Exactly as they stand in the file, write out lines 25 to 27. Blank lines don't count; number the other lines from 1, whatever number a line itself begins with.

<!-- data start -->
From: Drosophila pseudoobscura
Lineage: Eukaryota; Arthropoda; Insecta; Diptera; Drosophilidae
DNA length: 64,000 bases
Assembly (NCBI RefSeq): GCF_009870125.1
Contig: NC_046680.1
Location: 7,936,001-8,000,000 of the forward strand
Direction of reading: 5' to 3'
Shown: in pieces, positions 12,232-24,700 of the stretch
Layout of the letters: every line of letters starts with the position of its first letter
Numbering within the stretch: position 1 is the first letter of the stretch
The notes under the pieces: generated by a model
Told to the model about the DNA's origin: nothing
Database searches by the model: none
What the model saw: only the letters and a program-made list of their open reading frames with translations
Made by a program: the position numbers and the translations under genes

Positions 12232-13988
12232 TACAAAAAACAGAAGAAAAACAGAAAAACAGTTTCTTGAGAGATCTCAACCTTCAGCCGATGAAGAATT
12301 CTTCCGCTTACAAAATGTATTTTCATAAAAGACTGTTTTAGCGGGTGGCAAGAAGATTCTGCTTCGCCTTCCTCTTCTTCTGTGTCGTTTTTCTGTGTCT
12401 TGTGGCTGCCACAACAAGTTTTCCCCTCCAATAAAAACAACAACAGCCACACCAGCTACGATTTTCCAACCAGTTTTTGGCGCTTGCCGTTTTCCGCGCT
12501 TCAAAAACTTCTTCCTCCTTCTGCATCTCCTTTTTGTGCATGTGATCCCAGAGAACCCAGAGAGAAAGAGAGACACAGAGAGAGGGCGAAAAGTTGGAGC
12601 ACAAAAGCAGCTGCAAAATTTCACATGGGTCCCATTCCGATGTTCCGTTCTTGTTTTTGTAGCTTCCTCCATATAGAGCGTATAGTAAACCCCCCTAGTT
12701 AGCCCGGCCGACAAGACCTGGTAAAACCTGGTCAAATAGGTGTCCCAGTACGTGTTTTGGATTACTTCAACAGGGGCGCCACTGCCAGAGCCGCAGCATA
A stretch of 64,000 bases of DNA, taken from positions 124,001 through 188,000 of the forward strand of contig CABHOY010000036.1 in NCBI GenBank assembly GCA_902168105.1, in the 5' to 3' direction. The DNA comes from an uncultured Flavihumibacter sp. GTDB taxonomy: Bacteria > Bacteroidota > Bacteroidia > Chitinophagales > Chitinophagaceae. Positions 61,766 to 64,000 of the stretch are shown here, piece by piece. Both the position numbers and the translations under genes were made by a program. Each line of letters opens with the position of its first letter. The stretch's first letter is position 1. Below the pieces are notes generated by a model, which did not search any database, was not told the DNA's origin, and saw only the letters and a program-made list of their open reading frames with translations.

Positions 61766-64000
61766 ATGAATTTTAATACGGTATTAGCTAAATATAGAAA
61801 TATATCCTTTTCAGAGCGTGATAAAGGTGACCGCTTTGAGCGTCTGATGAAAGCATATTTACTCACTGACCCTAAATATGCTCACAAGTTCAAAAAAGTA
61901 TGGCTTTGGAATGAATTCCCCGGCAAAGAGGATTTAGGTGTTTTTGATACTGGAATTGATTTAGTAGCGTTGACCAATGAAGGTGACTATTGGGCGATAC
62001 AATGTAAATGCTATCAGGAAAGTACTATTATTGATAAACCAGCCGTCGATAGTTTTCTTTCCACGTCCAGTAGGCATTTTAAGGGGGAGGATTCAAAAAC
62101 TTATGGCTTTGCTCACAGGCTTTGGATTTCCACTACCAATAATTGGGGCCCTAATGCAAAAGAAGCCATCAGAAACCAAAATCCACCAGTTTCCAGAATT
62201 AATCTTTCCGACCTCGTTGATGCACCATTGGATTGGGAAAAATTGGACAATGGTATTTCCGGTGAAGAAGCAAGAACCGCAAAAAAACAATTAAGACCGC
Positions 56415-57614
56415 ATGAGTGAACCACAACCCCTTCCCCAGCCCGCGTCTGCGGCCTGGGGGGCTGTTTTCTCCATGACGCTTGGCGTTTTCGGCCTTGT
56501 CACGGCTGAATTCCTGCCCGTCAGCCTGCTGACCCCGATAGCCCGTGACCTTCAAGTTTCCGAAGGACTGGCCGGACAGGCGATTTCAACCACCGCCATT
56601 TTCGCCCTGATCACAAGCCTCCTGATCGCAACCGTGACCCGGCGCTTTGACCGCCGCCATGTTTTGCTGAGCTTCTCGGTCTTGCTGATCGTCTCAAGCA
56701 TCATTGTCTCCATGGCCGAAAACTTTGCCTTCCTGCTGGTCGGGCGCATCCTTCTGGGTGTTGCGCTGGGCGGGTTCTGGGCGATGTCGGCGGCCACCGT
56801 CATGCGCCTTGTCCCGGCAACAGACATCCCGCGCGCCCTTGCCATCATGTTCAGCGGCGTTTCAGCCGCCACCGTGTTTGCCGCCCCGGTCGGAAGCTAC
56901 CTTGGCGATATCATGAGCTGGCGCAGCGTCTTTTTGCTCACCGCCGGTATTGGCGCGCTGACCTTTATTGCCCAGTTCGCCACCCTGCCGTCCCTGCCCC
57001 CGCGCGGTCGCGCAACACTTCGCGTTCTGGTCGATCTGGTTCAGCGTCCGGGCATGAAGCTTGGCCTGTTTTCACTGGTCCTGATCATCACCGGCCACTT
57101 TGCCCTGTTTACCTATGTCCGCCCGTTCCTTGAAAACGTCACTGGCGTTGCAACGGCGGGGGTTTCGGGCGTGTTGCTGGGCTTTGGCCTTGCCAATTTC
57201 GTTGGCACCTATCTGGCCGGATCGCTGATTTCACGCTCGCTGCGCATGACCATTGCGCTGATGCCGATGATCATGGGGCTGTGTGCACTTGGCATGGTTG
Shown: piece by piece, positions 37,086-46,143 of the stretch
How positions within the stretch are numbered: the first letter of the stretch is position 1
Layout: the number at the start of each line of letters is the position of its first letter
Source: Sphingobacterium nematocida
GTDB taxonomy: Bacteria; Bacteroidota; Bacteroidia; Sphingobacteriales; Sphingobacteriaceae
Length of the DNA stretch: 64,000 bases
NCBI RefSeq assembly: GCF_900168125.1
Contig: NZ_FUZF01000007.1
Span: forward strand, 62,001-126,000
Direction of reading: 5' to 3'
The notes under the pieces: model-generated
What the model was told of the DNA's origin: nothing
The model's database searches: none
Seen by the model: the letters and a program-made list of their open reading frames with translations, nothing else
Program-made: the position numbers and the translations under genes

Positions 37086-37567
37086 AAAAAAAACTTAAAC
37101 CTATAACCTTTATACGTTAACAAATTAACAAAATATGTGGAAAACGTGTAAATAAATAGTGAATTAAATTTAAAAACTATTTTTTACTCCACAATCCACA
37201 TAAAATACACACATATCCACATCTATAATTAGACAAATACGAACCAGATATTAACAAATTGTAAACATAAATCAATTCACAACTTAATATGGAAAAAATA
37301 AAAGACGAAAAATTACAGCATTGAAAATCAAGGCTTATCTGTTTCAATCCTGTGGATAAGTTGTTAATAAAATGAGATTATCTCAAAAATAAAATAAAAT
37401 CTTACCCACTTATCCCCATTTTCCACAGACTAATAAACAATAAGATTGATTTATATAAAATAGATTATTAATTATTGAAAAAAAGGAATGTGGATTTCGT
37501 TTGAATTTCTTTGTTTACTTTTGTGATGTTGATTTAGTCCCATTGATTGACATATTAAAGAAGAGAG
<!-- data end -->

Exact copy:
61766 ATGAATTTTAATACGGTATTAGCTAAATATAGAAA
61801 TATATCCTTTTCAGAGCGTGATAAAGGTGACCGCTTTGAGCGTCTGATGAAAGCATATTTACTCACTGACCCTAAATATGCTCACAAGTTCAAAAAAGTA
61901 TGGCTTTGGAATGAATTCCCCGGCAAAGAGGATTTAGGTGTTTTTGATACTGGAATTGATTTAGTAGCGTTGACCAATGAAGGTGACTATTGGGCGATAC